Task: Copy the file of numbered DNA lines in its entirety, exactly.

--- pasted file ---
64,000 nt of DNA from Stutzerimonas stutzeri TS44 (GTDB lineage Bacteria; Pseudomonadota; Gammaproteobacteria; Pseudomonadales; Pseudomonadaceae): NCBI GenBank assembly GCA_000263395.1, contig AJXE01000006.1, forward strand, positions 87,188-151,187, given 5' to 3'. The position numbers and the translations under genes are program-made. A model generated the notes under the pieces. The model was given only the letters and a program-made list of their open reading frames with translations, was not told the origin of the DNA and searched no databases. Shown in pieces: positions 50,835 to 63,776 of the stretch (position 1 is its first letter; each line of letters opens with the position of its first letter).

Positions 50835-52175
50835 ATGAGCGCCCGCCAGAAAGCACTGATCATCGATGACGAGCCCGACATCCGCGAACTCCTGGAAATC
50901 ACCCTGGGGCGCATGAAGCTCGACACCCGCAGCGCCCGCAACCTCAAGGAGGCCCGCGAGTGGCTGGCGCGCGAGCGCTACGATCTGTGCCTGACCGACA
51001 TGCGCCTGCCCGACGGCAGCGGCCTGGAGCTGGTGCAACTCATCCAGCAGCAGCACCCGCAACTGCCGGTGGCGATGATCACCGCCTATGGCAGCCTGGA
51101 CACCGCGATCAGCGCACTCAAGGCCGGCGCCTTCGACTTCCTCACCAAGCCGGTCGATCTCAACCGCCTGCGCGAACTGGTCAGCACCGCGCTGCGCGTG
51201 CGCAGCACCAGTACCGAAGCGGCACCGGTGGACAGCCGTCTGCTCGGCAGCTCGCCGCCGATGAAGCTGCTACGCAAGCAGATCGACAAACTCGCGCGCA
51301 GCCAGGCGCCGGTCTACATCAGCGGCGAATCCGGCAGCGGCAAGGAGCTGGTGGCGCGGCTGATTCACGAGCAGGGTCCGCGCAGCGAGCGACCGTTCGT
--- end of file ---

64,000 nt of DNA from Stutzerimonas stutzeri TS44 (GTDB lineage Bacteria; Pseudomonadota; Gammaproteobacteria; Pseudomonadales; Pseudomonadaceae): NCBI GenBank assembly GCA_000263395.1, contig AJXE01000006.1, forward strand, positions 87,188-151,187, given 5' to 3'. The position numbers and the translations under genes are program-made. A model generated the notes under the pieces. The model was given only the letters and a program-made list of their open reading frames with translations, was not told the origin of the DNA and searched no databases. Shown in pieces: positions 50,835 to 63,776 of the stretch (position 1 is its first letter; each line of letters opens with the position of its first letter).

Positions 50835-52175
50835 ATGAGCGCCCGCCAGAAAGCACTGATCATCGATGACGAGCCCGACATCCGCGAACTCCTGGAAATC
50901 ACCCTGGGGCGCATGAAGCTCGACACCCGCAGCGCCCGCAACCTCAAGGAGGCCCGCGAGTGGCTGGCGCGCGAGCGCTACGATCTGTGCCTGACCGACA
51001 TGCGCCTGCCCGACGGCAGCGGCCTGGAGCTGGTGCAACTCATCCAGCAGCAGCACCCGCAACTGCCGGTGGCGATGATCACCGCCTATGGCAGCCTGGA
51101 CACCGCGATCAGCGCACTCAAGGCCGGCGCCTTCGACTTCCTCACCAAGCCGGTCGATCTCAACCGCCTGCGCGAACTGGTCAGCACCGCGCTGCGCGTG
51201 CGCAGCACCAGTACCGAAGCGGCACCGGTGGACAGCCGTCTGCTCGGCAGCTCGCCGCCGATGAAGCTGCTACGCAAGCAGATCGACAAACTCGCGCGCA
51301 GCCAGGCGCCGGTCTACATCAGCGGCGAATCCGGCAGCGGCAAGGAGCTGGTGGCGCGGCTGATTCACGAGCAGGGTCCGCGCAGCGAGCGACCGTTCGT